Supporting climate-smart agriculture in Guatemala

Supporting Climate-Smart Agriculture in Guatemala
By Overseas Programming and Training Support
March 31, 2016

Smallholder farmers in Guatemala often face problems such as droughts, slim profits and eroding soil, but some of them have been able to step up to such challenges by being active members in farmer organizations that have received support from the Asociación Agroexportadores de Guatemala (AGEXPORT) and Peace Corps Response Volunteers working under Feed the Future.

Peace Corps Response Volunteers in Guatemala are vital to food security efforts. Supported by USAID as part of Feed the Future, Response Volunteers spend six months to one year working strategically to fill gaps in the food security programming of local, USAID, and Feed the Future partners.

Improving Yields with Innovative Water Filters
Because of a string of droughts, subsistence farmers in a rural community of Totonicapan were achieving sub-par yields at harvest time. Without water, farmers could not grow crops, and resulting food shortages were damaging the health of farming families. To address this issue, a farming cooperative, Asociación de Desarrollo Integral Nueva Alianza, requested support from Peace Corps Response Volunteer Colby Branch of Hastings, New York. He worked with them to introduce devices that take the greywater from basins in the home, where people bathe or wash dishes and laundry, and filter it so that it is fit to water gardens and increase the food supply—even amid drought. The filters run not on electricity but on gravity. As cooperative members adopted this technology, they reported higher yields in their family gardens.

Peace Corps Response Volunteers in Guatemala are vital to food security efforts.
Peace Corps Response Volunteers in Guatemala are vital to food security efforts.

Paving the Way to Increased Profits with Good Agricultural Practices
For members of another cooperative, the Asociación de Productores de la Hacienda (ADPRA), the challenge has been to increase the profitability of their production of green beans and snap peas by qualifying the crops for export. To qualify, they must first adopt practices that meet the global Good Agricultural Practices (GAP) standards for certification. They had adopted some of these practices but had yet to take up others.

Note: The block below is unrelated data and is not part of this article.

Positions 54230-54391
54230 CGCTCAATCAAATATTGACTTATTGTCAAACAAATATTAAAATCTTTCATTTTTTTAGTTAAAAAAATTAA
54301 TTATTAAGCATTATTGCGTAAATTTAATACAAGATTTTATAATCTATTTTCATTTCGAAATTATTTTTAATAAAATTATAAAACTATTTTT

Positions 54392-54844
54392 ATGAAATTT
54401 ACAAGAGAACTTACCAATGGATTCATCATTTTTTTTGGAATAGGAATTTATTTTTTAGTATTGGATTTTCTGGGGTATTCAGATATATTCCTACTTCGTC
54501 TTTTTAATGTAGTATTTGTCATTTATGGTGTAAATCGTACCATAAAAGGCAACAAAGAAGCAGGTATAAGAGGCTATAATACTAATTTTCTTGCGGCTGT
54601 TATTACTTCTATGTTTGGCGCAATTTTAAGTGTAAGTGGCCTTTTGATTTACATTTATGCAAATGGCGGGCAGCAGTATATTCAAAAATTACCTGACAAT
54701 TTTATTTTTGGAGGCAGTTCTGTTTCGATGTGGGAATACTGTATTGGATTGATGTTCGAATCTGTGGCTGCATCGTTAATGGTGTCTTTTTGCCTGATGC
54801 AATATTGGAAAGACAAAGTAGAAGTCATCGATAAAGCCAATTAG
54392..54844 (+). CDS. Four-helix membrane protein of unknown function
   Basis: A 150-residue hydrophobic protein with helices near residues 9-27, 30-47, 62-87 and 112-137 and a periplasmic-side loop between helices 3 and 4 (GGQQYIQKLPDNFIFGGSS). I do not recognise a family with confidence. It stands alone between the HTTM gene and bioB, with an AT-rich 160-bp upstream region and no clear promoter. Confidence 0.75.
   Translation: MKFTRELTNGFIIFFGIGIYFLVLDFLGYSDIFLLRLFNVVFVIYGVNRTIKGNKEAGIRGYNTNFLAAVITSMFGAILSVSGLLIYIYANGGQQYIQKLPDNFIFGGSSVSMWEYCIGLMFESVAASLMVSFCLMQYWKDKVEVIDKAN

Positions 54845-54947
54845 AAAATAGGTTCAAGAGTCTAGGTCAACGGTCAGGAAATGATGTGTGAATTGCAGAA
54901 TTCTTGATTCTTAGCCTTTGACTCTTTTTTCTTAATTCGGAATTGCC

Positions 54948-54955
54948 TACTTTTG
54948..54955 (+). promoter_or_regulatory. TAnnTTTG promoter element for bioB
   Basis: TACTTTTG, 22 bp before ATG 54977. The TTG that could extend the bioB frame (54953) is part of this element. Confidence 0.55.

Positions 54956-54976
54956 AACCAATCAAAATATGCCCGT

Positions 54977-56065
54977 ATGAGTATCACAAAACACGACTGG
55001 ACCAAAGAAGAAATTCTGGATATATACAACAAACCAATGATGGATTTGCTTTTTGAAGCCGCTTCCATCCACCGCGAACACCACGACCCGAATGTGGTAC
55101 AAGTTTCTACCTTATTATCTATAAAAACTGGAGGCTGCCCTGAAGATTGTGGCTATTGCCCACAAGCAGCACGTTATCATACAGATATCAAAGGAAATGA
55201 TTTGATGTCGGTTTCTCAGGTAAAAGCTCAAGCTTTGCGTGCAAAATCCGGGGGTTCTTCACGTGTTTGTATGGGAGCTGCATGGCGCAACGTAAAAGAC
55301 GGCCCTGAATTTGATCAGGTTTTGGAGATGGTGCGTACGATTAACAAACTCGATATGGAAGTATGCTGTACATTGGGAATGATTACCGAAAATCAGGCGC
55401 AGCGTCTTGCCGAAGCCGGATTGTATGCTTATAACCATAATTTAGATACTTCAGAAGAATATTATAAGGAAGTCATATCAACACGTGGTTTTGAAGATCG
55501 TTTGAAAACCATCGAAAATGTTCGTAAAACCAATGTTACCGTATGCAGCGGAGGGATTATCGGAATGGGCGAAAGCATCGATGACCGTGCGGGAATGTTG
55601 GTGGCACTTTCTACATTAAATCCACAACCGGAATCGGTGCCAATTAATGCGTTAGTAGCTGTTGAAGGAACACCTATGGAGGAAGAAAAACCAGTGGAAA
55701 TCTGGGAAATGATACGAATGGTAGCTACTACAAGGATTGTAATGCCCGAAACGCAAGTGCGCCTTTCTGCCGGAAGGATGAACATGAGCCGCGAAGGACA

ADPRA Founder and President Nicolas Us Tum, AGEXPORT Extension Agent Carlos Carrillo, and Stephen Oliver, a Peace Corps Response Volunteer from Portland, Oregon, conducted a project to implement improved practices that the members hadn’t yet adopted. They trained more than 30 producers in five communities in practices that ranged from the safe use and disposal of agrochemicals to improved techniques for preventing soil erosion. As a direct result of the project, 16 producers now have agrochemical storage facilities, four have permanent agrochemical disposal containers, seven have field latrines, five have agrochemical mixing areas, and 36 have personal protection equipment for applying agrochemicals. Also, ADPRA now has a small plant nursery to provide seedlings that will be used in live barriers for soil conservation. Through this project, ADPRA members made further progress toward GAP certification.

Farmers are improving yields with innovative water filters
Farmers are improving yields with innovative water filters

Fighting Soil Erosion with New Conservation Techniques

For members of the Asociación Rabinal Vargas (ARV), who make their living growing peas for export to Europe, the challenge is soil erosion. They farm on small and steeply-pitched plots where an inch of rich soil, after taking many years to form, can swiftly wash away in a single rainstorm. Social conservation practices provide a solution, but farmers have been reluctant to adopt these practices given limited growing space.

Now, however, market forces are turning the tide. To keep business going with their buyer-exporters, ARV members must bring their practices into line with global GAP standards, including soil conservation practices.

ARV asked Peace Corps Response Volunteer Alexa Weiss, from Cincinnati, Ohio, for help to initiate soil conservation practices. Together, they piloted the use of contour infiltration ditches and live barrier planting. On the pilot plot, they planted chia and black beans. ARV’s board of directors was happy with the results after they saw for themselves that such practices are not hard to implement and do not appear to reduce the amount of space for crops.

What’s more, Weiss and her AGEXPORT colleagues applied for a small grant through Feed the Future. With this support, principal producers in ARV learned and implemented soil conservation practices on 1.3 additional acres of land. Using their plots as models, they will teach these practices to other members, and as they are adopted, the association will improve its certification status and also conserve that vital inch of soil that might otherwise wash away.

AGEXPORT is a partner to two major Feed the Future projects in Guatemala: the USAID Guatemala Rural Value Chains Project and the USAID Western Highland Integrated Program. For more information about Peace Corps Response, visit their website.